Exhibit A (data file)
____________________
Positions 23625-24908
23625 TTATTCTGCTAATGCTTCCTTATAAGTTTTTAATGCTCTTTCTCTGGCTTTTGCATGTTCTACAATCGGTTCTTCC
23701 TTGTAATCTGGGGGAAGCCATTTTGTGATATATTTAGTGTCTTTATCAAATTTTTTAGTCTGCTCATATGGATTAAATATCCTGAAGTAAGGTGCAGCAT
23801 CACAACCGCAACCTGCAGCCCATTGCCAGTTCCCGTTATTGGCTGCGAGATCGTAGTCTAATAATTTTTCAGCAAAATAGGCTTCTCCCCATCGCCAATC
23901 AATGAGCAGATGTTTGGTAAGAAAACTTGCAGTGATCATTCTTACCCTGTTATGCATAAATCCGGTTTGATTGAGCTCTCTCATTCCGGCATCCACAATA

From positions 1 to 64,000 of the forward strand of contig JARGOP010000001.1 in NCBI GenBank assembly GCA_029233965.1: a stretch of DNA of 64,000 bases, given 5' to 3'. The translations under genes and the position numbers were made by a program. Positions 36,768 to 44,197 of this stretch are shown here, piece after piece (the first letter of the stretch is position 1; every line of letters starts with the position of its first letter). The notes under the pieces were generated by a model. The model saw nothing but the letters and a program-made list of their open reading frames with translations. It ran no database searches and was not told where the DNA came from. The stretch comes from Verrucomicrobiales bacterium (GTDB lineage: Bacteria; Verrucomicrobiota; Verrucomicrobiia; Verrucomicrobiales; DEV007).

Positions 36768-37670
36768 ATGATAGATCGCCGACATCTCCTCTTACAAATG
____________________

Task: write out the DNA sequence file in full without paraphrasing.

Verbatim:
Positions 23625-24908
23625 TTATTCTGCTAATGCTTCCTTATAAGTTTTTAATGCTCTTTCTCTGGCTTTTGCATGTTCTACAATCGGTTCTTCC
23701 TTGTAATCTGGGGGAAGCCATTTTGTGATATATTTAGTGTCTTTATCAAATTTTTTAGTCTGCTCATATGGATTAAATATCCTGAAGTAAGGTGCAGCAT
23801 CACAACCGCAACCTGCAGCCCATTGCCAGTTCCCGTTATTGGCTGCGAGATCGTAGTCTAATAATTTTTCAGCAAAATAGGCTTCTCCCCATCGCCAATC
23901 AATGAGCAGATGTTTGGTAAGAAAACTTGCAGTGATCATTCTTACCCTGTTATGCATAAATCCGGTTTGATTGAGCTCTCTCATTCCGGCATCCACAATA

From positions 1 to 64,000 of the forward strand of contig JARGOP010000001.1 in NCBI GenBank assembly GCA_029233965.1: a stretch of DNA of 64,000 bases, given 5' to 3'. The translations under genes and the position numbers were made by a program. Positions 36,768 to 44,197 of this stretch are shown here, piece after piece (the first letter of the stretch is position 1; every line of letters starts with the position of its first letter). The notes under the pieces were generated by a model. The model saw nothing but the letters and a program-made list of their open reading frames with translations. It ran no database searches and was not told where the DNA came from. The stretch comes from Verrucomicrobiales bacterium (GTDB lineage: Bacteria; Verrucomicrobiota; Verrucomicrobiia; Verrucomicrobiales; DEV007).

Positions 36768-37670
36768 ATGATAGATCGCCGACATCTCCTCTTACAAATG